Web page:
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Comorbidity burden in adult atopic dermatitis: a population-based study
Department of Dermatology and Venereology, Bispebjerg Hospital, University of Copenhagen, Copenhagen, Denmark.
Department of Inflammation and Immunology, Pfizer AB, Stockholm, Sweden; Department of Medical Sciences, Uppsala University, Uppsala, Sweden.
Department of Inflammation and Immunology, Pfizer Inc., PA, Collegeville, United States.
Umeå University, Faculty of Medicine, Department of Public Health and Clinical Medicine, Dermatology and Venerology. Quantify Research AB, Stockholm, Sweden.ORCID iD: 0000-0001-7241-8471
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2024 (English)In: JEADV Clinical Practice, E-ISSN 2768-6566, Vol. 3, no 1, p. 128-141Article in journal (Refereed) Published
Abstract [en]

Background: Atopic dermatitis (AD) is a chronic inflammatory skin disease that has been shown to be associated with allergic comorbidities. However, studies examining comorbidities in patients with AD are incomplete, which may contribute to suboptimal care.

Objectives: The objective was to compare the risk of developing different allergic and nonallergic comorbidities among adult patients with AD to that of a matched reference cohort in Sweden.

Methods: This was a nationwide population-based cohort study using longitudinal data from primary and specialist care registers. AD patients were identified by confirmed diagnosis in primary or specialist care. A non-AD reference cohort was randomly drawn from the general population and matched 1:1 with the AD patients on age, gender, and geographical region. The risk of developing the following conditions was evaluated: asthma, food hypersensitivity, allergic rhinitis, neurological disorders, psychiatric disorders, infections, immunological & inflammatory disorders, type 1 diabetes (T1D), type 2 diabetes (T2D), endocrine & metabolic disorders, skeletal disorders, ocular disorders, cardiovascular diseases, and malignancies.

Results: This study included 107,774 AD patients [mild-to-moderate (n = 92,413) and severe (n = 15,361)] and an equally-sized reference cohort. AD patients displayed a higher risk of developing comorbid conditions for all investigated categories, except for T1D, compared with the reference cohort. The highest risk compared with the reference cohort was observed for allergic comorbidities followed by immunological & inflammatory disorders (hazard ratio: 2.15) and infections (hazard ratio: 2.01). Patients with AD also had higher risk of developing multiple comorbidities (2 or more). The risk of comorbidity onset increased alongside AD severity and patients with active AD were associated with increased risk of comorbidity onset compared with patients in remission.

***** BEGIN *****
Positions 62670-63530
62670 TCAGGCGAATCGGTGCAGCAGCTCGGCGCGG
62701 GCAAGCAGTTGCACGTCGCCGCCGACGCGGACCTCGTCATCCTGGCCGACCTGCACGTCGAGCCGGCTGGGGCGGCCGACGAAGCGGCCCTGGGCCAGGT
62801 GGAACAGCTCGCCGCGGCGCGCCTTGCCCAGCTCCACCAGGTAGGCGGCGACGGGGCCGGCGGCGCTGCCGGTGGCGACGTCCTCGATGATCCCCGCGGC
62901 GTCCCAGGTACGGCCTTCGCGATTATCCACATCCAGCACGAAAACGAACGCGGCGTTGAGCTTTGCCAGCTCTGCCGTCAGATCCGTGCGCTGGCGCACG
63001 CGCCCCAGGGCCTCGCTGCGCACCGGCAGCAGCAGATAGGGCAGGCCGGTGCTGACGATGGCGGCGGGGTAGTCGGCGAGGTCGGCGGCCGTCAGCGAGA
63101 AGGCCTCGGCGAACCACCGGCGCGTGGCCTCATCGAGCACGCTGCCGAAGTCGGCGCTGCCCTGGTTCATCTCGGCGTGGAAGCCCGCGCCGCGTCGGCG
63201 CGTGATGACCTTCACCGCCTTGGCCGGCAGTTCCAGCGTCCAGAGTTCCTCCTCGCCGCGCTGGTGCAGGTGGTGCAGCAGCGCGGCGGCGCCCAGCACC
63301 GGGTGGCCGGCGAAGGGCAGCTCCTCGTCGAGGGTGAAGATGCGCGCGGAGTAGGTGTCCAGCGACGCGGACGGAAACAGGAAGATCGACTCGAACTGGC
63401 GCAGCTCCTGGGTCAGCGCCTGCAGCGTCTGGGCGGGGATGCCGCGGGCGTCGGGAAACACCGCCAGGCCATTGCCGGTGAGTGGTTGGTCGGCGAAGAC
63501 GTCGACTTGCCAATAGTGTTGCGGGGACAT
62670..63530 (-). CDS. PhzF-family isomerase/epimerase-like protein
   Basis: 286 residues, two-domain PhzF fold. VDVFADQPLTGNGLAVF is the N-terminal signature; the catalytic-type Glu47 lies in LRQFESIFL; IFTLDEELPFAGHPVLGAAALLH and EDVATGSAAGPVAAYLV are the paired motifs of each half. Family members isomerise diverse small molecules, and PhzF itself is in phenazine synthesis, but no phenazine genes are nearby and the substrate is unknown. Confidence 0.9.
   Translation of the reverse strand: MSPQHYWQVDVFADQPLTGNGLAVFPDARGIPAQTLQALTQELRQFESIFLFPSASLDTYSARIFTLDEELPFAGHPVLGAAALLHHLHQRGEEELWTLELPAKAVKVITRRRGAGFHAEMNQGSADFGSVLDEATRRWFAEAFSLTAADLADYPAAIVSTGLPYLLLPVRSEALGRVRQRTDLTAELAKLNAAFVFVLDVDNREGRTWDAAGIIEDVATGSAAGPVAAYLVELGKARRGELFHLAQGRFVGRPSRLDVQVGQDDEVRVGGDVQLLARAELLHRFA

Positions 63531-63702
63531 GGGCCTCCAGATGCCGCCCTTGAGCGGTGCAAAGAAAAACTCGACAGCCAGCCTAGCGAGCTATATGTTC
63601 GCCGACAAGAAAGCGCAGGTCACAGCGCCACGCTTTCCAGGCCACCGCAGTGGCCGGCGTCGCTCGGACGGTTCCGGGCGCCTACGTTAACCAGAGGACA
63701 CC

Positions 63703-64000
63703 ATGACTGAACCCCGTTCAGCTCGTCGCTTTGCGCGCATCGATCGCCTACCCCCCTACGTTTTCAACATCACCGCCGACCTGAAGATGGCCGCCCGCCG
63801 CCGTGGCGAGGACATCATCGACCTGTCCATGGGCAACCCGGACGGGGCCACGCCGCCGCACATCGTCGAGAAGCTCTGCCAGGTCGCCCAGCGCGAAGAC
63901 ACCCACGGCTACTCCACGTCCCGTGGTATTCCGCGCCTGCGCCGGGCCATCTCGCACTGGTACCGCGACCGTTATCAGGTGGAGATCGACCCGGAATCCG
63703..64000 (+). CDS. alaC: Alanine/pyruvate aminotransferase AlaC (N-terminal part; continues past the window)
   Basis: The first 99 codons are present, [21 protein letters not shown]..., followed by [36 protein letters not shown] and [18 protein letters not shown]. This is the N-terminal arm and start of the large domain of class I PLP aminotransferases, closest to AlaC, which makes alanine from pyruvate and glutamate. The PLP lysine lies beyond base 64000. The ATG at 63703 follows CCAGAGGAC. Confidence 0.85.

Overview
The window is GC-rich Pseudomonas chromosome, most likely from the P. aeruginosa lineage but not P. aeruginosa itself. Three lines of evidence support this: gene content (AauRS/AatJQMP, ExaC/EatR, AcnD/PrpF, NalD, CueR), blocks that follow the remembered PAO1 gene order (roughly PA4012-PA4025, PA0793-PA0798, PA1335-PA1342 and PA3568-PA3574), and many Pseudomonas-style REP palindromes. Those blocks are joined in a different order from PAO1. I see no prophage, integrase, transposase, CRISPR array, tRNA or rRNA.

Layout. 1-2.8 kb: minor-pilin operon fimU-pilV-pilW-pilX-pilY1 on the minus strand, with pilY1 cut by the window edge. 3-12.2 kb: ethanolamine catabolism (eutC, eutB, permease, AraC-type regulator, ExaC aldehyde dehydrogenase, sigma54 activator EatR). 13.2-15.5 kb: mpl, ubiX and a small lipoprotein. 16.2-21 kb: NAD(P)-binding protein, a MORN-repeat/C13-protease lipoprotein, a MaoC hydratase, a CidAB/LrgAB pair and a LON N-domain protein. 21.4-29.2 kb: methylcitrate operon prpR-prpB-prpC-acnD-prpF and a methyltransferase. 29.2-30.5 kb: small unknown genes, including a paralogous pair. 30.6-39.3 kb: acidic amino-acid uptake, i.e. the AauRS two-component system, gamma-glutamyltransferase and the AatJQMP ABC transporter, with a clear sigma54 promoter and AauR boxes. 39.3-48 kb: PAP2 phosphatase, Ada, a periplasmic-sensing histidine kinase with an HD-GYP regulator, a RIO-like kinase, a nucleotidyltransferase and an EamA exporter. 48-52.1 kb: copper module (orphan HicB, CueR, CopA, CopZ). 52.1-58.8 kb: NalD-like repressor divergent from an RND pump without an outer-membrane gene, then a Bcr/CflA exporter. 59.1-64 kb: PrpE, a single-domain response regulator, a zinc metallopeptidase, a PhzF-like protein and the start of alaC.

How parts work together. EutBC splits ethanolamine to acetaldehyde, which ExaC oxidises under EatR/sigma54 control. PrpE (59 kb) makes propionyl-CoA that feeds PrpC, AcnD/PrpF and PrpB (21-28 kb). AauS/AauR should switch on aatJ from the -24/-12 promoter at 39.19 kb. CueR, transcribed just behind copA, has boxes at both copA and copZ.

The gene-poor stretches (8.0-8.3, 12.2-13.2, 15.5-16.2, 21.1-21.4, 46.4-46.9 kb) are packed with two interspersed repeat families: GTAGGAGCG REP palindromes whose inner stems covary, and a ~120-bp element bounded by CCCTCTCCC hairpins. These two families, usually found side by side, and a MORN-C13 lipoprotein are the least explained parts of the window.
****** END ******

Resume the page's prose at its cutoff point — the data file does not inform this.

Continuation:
Conclusions: AD patients are at an increased risk of developing many comorbidities that extend beyond allergic conditions. This study highlights the need for interdisciplinary follow-up of comorbidities in the management of AD patients to reduce overall patient burden.

Place, publisher, year, edition, pages
John Wiley & Sons, 2024. Vol. 3, no 1, p. 128-141
Keywords [en]
atopic eczema, epidemiology
National Category
General Practice Dermatology and Venereal Diseases
Identifiers
URN: urn:nbn:se:umu:diva-222291DOI: 10.1002/jvc2.303Scopus ID: 2-s2.0-85186446263OAI: oai:DiVA.org:umu-222291DiVA, id: diva2:1845893
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Pfizer ABAvailable from: 2024-03-20 Created: 2024-03-20 Last updated: 2024-03-20Bibliographically approved

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Geale, Kirk

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